10. 10. Cat's Eye by Margaret Atwood

    This novel revolves around the life of a controversial painter, Elaine Risley, who returns to her hometown, Toronto, for a retrospective of her art. Haunted by her past, she reminisces about her childhood and the complex relationships she had, especially with her best friend Cordelia. The story delves into themes of memory, identity, and the often painful experiences of childhood and adolescence. The protagonist's journey is one of self-discovery, as she navigates through the complexities of female friendship, bullying, and the struggle to fit in.

  11. 11. Unless by Carol Shields

    The novel is a narrative about a middle-aged, successful writer who is grappling with the sudden and inexplicable decision of her eldest daughter to drop out of college and live on the streets. The daughter communicates only one word, "Goodness", which she writes on a cardboard sign. The story explores the protagonist's struggle to understand her daughter's choice, while also delving into themes of feminism, the nature of goodness, and the power of words.

  12. 12. Alias Grace by Margaret Atwood

    This historical fiction novel centers around the true story of Grace Marks, a 19th-century Irish-Canadian maid who was convicted of the brutal murders of her employer and his housekeeper. The narrative is told from the perspective of Grace herself, as well as a young psychiatrist who is trying to determine whether Grace is truly guilty. The book explores themes of memory, culpability, and the treatment of women in society.

  13. 13. Oryx and Crake by Margaret Atwood

    Set in a post-apocalyptic world, the novel follows the life of Snowman, who believes he may be the last human on earth, as he struggles to survive in a new, harsh environment. He is surrounded by genetically modified creatures, and his only companions are the Crakers, human-like beings created by his brilliant but disturbed friend Crake. Through Snowman's memories, the story of how the world came to be this way is revealed, involving a love triangle with the mysterious Oryx and the catastrophic consequences of Crake's scientific experiments.

  14. 14. Station Eleven by Emily St John Mandel

    "Station Eleven" is a post-apocalyptic novel that revolves around the lives of several characters before and after a devastating flu pandemic wipes out most of the world's population. The narrative jumps back and forth in time, exploring the interconnectedness of the characters' lives through their shared memories and experiences. The story also follows a traveling Shakespearean theatre company as they navigate the dangers of a collapsed civilization, emphasizing the importance of art and human connection in times of crisis.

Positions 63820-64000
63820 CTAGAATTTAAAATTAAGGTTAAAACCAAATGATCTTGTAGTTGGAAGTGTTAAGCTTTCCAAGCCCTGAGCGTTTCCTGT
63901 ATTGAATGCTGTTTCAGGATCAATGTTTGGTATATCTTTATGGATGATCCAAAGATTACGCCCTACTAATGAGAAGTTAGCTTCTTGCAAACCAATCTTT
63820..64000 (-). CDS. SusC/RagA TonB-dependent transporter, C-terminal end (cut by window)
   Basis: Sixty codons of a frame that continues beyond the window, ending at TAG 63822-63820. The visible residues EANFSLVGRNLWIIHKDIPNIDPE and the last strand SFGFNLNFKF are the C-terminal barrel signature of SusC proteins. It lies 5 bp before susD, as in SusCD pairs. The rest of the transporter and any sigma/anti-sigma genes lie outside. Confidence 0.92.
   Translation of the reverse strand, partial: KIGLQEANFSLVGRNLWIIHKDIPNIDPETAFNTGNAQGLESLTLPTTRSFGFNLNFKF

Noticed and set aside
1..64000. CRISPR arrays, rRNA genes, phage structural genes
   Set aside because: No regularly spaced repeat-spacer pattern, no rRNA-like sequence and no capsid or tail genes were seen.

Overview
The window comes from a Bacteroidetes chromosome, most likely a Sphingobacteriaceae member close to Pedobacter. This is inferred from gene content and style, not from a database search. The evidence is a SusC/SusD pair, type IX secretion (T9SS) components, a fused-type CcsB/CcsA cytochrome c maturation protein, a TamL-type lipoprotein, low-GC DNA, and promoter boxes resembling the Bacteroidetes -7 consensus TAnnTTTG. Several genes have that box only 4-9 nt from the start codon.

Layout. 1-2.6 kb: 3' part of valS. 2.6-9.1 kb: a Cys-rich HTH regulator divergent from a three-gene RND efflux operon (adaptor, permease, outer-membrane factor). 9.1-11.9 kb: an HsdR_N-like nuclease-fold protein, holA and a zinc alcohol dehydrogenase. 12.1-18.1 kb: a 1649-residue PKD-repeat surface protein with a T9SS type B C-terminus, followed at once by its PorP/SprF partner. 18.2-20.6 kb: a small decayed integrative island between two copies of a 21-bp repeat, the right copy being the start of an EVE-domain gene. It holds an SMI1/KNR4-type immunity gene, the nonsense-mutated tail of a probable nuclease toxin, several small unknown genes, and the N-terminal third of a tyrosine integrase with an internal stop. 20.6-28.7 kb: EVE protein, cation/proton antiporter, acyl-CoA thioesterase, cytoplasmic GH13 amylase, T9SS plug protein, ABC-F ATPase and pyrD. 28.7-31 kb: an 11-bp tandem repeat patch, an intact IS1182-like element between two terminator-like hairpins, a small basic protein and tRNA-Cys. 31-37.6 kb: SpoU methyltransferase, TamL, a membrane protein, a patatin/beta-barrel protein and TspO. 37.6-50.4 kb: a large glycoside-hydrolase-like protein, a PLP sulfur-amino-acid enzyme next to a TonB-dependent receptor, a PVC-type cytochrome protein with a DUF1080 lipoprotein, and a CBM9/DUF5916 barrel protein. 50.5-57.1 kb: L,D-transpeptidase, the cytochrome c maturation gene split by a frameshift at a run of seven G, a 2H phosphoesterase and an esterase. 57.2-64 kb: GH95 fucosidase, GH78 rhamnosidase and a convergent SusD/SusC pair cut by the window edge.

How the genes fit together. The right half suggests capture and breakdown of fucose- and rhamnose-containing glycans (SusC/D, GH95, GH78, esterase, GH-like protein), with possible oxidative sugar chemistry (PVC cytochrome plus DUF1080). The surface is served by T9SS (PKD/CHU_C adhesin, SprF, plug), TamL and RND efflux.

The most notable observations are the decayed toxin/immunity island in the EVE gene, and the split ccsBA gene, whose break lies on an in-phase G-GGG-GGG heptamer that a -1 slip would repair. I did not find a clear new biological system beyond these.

15. 15. The Progress of Love by Alice Munro

    "The Progress of Love" is a collection of short stories that explore the complexities of human relationships, particularly focusing on love. Set in various locations, from small-town Ontario to post-war Italy, the narratives delve into the lives of different characters as they navigate the intricacies of love, loss, and the human condition. The stories intricately weave together themes of memory, time, and the constant evolution of love, showcasing the author's ability to portray the subtleties of everyday life with profound insight and empathy.

  16. 16. Generation X by Douglas Coupland

    The book is a novel that captures the disaffections of young adults growing up in the late 20th century, specifically those born in the late 1950s to the early 1980s. It follows the lives of three friends who have retreated to the California desert to escape the complexities and frustrations of the modern world. Through their stories, the novel explores themes of aimlessness, consumer culture, and the search for authenticity in a society saturated with media and technology. The characters' tales are interspersed with quirky definitions and cartoons that reflect their cynical, yet deeply yearning outlook on life, coining terms and concepts that resonate with a generation struggling to find its identity amidst economic and social uncertainty.

  17. 17. The First Garden by Anne Hébert

    "The First Garden" is a historical fiction novel set in 17th-century Canada. It tells the story of a young woman who is sent to New France (now Quebec) to be a "Filles du roi" or "King's Daughter" - a program where women were sent to marry the men of New France in order to populate the colony. The protagonist struggles to adapt to her new life, facing harsh winters, cultural differences, and the challenges of frontier life while grappling with her feelings for a local trapper. The book explores themes of survival, love, and the clash of cultures.

  18. 18. Brown Girl In The Ring by Nalo Hopkinson